This post is also available in: Español (Spanish)
It’s all fire around Theresa May. Jeremy Corbyn has increased the pressure on the UK Premier at a particularly critical moment, during the start of the Brexit negotiations. On the other hand, Gerry Adams, the historic Sinn Féin leader, recently visited Downing Street for the first time in a decade and directly accused May of violating the Good Friday Agreement. According to Adams, the possibility of a governing covenant among the Conservative Party and the DUP (Unionist Party of Northern Ireland) to achieve a majority in the British Parliament, is a rupture of the British Government’ role as guarantor of North Ireland’ peace process. That is not to mention the British Police’s performance on the terrorist attacks, or the recent fire at the Grenfell tower which has been considered by a Labour MP as a ‘criminal negligence.’ After two terrorist attacks in less than three months, the British capital revived the nightmare with the Grenfell tower terrifying fire in the middle of the night.
Last June 22nd was a year later of the Brexit‘s triumph, which won the referendum with only a 3.7% lead. Since then, the wound opened about the EU debate in the United Kingdom is far from being over. This was acknowledged recently by the highest religious authority of the Church of England, Justin Welby, Archbishop of Canterbury since 2013. Welby acknowledges that the political situation created after the last elections, without an absolute majority of Government, “has created an understandable temptation to turn every difference into a question of confidence.” Welby urges British politicians to seek unity and avoiding “the temptation to take domestic advantage at the cost of these events.” He has proposed to the PM to sponsor a commission under the Parliament’ umbrella, in which all parties are willing to achieve a common position before the Brexit negotiations. It would be presided over by a veteran and prestigious politician and away from the current partisan struggles. Some Labour MPs had already advocated a commission like the one proposed by Archbishop Welby. However, it is doubtful whether his idea might please the hard Brexiters inside the Conservative Party.
The fact is that, once the negotiations to carry out Brexit have started, a new word is being recently heard in England: ‘Regretxit‘, which links the term Brexit with ‘Regret’. The polling company YouGov, which was very accurate in its projection of seats that May would lose in the past election, has made a satisfaction survey on Brexit, and the ‘Regrexit‘ is already leading. It must be remembered that in the referendum on this UE leaving issue, the pro-leaving was 51.8%, compared with 48.1% (17.4 million votes against 16.1). One year later, 45% of those surveyed, believe that EU exit will be a historic mistake, exceeding the 44% who still believe that Brexit was successful: 40% believe that the country will be worse after leaving its partners since 1973, and only 25% foresee a better perspective.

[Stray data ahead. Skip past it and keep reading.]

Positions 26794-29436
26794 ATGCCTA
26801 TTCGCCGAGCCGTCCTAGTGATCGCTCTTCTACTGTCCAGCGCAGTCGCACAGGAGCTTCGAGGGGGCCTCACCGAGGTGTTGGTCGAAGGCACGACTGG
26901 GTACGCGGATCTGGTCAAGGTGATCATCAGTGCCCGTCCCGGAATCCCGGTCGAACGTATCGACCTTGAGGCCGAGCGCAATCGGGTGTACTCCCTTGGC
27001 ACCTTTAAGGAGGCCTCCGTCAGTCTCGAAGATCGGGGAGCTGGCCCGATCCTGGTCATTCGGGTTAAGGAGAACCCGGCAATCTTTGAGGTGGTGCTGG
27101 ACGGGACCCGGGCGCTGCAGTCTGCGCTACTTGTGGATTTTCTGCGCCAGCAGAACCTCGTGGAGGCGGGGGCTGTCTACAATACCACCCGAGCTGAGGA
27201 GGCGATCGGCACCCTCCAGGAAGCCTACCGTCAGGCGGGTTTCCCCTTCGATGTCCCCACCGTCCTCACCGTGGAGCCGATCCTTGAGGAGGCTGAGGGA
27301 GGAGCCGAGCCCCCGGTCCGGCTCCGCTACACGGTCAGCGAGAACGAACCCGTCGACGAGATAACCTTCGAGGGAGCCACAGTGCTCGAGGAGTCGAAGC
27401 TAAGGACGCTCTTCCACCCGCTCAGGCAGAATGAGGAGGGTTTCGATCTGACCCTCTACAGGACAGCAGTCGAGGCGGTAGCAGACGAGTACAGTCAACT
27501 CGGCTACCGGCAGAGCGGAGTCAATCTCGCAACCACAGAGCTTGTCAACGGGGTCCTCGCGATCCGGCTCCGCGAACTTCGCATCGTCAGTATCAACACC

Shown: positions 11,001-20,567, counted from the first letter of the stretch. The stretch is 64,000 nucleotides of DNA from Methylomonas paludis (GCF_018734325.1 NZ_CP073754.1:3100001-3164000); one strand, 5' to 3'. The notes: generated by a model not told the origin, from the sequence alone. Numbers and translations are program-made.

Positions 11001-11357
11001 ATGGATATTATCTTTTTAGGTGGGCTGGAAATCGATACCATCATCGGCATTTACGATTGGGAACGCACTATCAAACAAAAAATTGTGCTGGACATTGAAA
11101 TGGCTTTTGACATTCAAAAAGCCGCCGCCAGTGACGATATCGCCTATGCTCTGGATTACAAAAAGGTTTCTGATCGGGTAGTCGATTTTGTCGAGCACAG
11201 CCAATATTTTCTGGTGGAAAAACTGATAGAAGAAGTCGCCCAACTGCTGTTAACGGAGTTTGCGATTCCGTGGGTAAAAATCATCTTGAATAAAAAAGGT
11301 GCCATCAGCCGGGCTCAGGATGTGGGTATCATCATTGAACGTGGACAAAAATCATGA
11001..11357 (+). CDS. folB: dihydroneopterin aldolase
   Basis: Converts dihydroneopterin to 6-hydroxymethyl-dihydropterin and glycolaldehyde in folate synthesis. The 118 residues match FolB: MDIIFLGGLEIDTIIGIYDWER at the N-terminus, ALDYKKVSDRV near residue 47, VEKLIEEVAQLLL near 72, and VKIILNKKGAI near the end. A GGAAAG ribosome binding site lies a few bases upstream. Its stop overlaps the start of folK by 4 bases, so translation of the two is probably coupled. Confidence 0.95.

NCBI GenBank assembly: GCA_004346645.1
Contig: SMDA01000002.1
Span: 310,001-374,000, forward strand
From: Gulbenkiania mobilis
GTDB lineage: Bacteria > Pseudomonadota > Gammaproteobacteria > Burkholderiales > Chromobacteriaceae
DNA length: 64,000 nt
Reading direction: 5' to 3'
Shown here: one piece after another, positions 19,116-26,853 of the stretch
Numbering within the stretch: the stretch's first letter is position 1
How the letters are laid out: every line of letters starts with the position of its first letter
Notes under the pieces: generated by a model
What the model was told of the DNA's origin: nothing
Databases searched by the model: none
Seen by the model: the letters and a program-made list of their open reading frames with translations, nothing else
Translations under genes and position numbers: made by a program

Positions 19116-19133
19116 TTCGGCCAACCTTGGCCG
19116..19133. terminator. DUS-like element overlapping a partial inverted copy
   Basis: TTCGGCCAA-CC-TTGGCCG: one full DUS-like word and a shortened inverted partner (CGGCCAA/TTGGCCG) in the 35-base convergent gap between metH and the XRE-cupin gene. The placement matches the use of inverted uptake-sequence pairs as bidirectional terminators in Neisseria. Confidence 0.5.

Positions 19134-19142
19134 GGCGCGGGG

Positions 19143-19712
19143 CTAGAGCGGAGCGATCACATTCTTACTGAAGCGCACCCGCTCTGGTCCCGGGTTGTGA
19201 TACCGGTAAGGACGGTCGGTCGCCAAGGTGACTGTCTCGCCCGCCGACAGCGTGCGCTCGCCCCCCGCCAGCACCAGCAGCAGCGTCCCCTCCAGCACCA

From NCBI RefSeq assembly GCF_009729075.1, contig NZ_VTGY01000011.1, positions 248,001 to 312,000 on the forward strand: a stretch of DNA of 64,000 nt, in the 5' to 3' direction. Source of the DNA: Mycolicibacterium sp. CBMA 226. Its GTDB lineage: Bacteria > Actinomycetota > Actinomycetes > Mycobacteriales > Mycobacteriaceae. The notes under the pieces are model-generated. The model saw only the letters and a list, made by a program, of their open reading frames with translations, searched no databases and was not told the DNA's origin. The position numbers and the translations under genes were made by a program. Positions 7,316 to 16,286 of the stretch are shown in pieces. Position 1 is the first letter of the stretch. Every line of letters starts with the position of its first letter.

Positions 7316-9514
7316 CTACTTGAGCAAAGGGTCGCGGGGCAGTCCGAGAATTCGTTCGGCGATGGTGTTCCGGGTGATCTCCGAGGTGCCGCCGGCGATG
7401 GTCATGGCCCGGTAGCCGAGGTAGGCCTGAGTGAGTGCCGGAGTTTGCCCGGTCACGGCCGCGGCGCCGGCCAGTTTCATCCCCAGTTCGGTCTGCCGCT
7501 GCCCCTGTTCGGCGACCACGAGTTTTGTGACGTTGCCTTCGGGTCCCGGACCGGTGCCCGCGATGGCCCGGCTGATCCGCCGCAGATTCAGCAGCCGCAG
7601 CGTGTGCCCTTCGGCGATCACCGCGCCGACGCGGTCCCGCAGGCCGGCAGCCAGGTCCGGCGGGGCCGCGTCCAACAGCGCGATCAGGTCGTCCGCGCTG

The main reason the Brexit was voted was to regain sovereignty, that British decisions are taken by the British. The second reason is the control of immigration. YouGov’s survey made for ‘The Times’ reveals that the economics are right now more crucial than immigration: 58% say that in negotiations with the EU, the European free market must prevail.
The reality is that already now, British households have lost purchasing power; The political crisis is palpable with a very weak government after the last elections; The British negotiating position is very fragile and confusing and, a wave of companies offshoring is expected as the breakthrough progresses. Brexit‘s hyper nationalistic adventure is already punishing the UK. In addition, British society is politically divided in two, divided as never were before. May wanted to celebrate elections to consolidate her power; She failed and lost the absolute majority which had bequeathed from Cameron. She is right now in a fragile minority and highly questioned by her own party. The British Government has never finished defining a clear strategy for Brexit, probably because it does not have it. The Premier outlined her intentions for a tough exit last January: abandonment of the single market and the Customs Union, control of borders and end of EU citizens’ free movement. So, tough exit.
But everything will depend on the pain caused by the Brexit to the UK citizens. The English, despite their pretensions of superiority over the rest of Europe, are usually a practical kind of people, who thinks a lot with their pockets. If the Brexit adventure seriously worsens their lives, they will recant, with a dignified tone and pretending like they have won, but they will step back in the end. If the damages are bearable, an agreement will be sought which will give good access to the EU market and generous quotas of EU citizens arrivals. But since the official start of negotiations in Brussels for Britain’s exit from the EU, the British negotiating chief David Davis, the EU’s exit appointed minister, was thrashed by his EU counterpart Michel Barnier, who has imposed a timetable, schedule and negotiation model. Right now, things don’t look right for Britain. And the rest of the EU will not allow it either.